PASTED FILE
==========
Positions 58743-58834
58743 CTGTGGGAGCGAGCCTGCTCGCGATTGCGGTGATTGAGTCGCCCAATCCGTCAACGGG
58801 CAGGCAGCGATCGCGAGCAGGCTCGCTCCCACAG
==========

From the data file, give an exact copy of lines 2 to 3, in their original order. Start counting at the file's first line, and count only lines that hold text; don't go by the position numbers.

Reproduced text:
58743 CTGTGGGAGCGAGCCTGCTCGCGATTGCGGTGATTGAGTCGCCCAATCCGTCAACGGG
58801 CAGGCAGCGATCGCGAGCAGGCTCGCTCCCACAG